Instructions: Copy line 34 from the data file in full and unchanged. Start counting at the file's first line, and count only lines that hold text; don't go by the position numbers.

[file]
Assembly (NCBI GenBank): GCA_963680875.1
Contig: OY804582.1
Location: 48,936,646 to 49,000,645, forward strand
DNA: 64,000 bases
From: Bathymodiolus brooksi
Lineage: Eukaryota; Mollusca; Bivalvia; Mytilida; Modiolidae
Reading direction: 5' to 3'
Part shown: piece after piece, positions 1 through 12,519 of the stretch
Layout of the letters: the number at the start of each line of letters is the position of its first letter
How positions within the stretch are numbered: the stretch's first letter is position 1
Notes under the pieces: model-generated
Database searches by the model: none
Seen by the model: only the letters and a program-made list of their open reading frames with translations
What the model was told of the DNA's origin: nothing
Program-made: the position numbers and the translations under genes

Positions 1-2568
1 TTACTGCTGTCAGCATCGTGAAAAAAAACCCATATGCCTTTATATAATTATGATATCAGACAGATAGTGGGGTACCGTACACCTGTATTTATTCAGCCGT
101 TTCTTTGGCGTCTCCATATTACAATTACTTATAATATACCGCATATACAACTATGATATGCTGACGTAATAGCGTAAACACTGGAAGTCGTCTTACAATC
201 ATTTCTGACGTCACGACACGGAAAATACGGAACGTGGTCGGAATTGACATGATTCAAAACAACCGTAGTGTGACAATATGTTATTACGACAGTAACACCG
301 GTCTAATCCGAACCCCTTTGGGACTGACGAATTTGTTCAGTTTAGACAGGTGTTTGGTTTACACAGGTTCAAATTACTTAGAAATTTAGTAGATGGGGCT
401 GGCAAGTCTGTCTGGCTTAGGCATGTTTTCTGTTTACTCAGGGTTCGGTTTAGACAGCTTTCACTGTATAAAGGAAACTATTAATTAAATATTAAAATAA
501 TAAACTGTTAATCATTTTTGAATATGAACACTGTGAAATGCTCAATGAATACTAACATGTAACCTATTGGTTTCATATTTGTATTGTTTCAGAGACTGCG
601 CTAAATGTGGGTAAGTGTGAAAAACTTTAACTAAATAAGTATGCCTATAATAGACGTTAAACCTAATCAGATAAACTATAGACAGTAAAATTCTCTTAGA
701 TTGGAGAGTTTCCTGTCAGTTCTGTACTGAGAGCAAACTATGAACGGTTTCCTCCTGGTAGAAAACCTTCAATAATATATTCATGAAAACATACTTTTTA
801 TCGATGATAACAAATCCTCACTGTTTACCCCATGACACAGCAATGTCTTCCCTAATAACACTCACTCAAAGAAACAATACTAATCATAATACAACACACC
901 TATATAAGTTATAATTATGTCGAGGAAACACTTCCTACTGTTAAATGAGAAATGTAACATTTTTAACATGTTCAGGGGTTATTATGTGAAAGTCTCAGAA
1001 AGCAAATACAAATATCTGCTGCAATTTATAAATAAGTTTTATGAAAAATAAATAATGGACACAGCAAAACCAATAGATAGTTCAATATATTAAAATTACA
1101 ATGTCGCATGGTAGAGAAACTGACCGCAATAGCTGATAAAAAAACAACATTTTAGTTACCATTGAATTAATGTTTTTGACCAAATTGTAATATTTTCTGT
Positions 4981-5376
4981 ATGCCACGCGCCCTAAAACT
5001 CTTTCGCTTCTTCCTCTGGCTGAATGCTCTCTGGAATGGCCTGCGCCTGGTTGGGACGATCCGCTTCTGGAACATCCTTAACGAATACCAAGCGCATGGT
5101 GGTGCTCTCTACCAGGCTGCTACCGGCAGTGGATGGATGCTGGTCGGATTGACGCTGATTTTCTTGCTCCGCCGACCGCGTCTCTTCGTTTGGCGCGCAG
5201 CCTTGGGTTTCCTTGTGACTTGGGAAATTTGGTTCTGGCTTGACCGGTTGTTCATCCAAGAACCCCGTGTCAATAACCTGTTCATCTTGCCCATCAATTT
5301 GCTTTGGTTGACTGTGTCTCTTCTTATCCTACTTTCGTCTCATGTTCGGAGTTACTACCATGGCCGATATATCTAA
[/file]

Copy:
5301 GCTTTGGTTGACTGTGTCTCTTCTTATCCTACTTTCGTCTCATGTTCGGAGTTACTACCATGGCCGATATATCTAA